It was clearly a difficult night for New York State Education Commissioner Dr. John King and Chancellor Meryl Tisch.
The two sat alone at a table on the auditorium stage at Mineola High School on Nov. 13, listening as some 47 teachers, administrators and parents, many of them both school staff members and parents, spoke out about the state’s rollout of the Common Core State Standards.
Not one of the 47 said they approved of the way the state has introduced the program to local school districts.
And many of King’s answers to questions about the issues surrounding it — testing, privacy rights, teacher evaluation — were greeted with groans, jeers, laughs and shouts from the audience.
As part of an agreement to receive extra federal funding from the Race to the Top initiative, New York, like most states, has instituted an extensive testing regimen based on the Common Core Standards, a national initiative that aims to prepare students for college and careers by the time they graduate from high school. Part of the plan involves using student test scores to help evaluate teacher performance.
That has angered many teachers, who say they haven’t had adequate time to prepare students for the new tests. At the same time, parents complain that their children are being tested too early and too often.
The forum in the 800-seat auditorium, which was sponsored and moderated by State Sen. Jack Martins, a Republican from Mineola, was invitation-only. Martins said he gave 50 tickets to each of the school districts in his senatorial district, and they in turn were given to school staff and administration. With each ticket came the right to ask a question. Questions had to be submitted in advance, and were reviewed by State Education Department officials. Martins was not allowed to see the questions in advance, his spokeswoman said.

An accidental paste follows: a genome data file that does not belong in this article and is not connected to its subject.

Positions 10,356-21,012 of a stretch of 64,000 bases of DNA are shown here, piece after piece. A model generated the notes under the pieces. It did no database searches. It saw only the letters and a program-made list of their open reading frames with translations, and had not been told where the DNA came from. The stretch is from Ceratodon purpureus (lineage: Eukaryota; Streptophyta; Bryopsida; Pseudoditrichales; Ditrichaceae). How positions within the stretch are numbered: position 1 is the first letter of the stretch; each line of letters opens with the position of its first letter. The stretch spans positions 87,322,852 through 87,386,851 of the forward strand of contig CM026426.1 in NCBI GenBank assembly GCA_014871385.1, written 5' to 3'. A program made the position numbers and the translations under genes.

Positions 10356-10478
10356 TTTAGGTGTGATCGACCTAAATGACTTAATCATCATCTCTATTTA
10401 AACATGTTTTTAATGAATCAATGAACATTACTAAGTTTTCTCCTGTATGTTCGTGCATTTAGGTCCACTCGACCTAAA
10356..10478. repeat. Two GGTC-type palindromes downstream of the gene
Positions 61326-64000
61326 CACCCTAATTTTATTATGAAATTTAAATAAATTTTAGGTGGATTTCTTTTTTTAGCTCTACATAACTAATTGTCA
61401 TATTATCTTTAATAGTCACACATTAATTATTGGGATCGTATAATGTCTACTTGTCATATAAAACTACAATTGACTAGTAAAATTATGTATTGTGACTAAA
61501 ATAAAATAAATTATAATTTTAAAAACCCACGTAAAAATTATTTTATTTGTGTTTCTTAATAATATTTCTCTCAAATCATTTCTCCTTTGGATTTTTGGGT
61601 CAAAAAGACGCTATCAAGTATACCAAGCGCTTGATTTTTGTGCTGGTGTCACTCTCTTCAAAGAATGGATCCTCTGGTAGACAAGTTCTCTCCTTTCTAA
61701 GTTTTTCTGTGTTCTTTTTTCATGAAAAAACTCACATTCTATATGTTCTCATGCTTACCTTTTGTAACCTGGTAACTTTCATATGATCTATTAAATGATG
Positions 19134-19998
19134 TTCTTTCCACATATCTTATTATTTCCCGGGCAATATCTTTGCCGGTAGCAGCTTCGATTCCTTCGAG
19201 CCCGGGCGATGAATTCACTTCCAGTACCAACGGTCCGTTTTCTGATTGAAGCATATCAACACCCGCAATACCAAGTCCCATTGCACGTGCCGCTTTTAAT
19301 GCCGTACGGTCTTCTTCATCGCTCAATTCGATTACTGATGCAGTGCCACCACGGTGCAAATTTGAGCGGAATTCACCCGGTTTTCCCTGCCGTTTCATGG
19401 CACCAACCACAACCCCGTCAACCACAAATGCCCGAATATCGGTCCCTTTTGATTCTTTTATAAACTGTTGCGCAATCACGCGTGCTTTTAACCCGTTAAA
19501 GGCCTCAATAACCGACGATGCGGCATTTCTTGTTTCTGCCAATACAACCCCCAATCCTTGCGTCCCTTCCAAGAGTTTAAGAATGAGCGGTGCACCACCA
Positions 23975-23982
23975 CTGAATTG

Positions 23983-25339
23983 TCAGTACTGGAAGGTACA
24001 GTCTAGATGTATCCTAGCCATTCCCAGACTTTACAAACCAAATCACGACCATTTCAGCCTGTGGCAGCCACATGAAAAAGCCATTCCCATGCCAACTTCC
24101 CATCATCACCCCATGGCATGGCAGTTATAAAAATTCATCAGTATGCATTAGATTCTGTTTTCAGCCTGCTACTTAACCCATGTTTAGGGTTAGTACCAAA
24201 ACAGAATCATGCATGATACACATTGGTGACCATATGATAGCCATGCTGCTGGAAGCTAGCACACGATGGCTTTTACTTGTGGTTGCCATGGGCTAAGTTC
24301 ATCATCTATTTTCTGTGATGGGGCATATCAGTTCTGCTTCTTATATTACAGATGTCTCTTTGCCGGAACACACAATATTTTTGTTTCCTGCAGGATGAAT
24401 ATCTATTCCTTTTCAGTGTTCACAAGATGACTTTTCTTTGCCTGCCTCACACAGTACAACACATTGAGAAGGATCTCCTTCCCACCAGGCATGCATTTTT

Demonstrators from other school districts around the county, who did not have tickets, gathered outside the school. One of them was Michael Dolber, a teacher in the Bellmore-Merrick school district for more than 40 years and a union representative, who said that he and the others who joined him outside the building were concerned with education.
“Public education is a large issue,” Dolber said. “There are problems with how the state is handling the Common Core rollout. There are problems with children with special needs that amounts to child abuse. Kids are important, and the state is trying to privatize education, to give it to the big corporations.” That contention was a common thread in many of the testimonials given by those who asked questions of King and Tisch.
At a press conference in the school’s band room before the forum began, Martins said that there are several bills in the hopper in the State Legislature that would slow down the Common Core rollout. “It is clear that there are real problems with the Common Core program,” he said. “There are implications for special-needs students and for parents who want to ensure their children’s privacy. There are problems with over-testing. We are not going to abandon three million students.
“We are not going to step back from providing a better education,” Martins added. “We want to provide training for our teachers, and we want to give tests that actually test what kids have been taught. We agree with the state’s PTA that we have to slow down and take a year to ensure that the roll-out is realistic and does what it is designed to do.”
King, speaking to reporters, said he would not agree to slow the process. “Under the Common Core, students are getting the skills that they need for college and career,” he said. “To the extent that people want to stop the Common Core, I would say to them that we’re not going to do it. We’re not going to stop. We are committed.”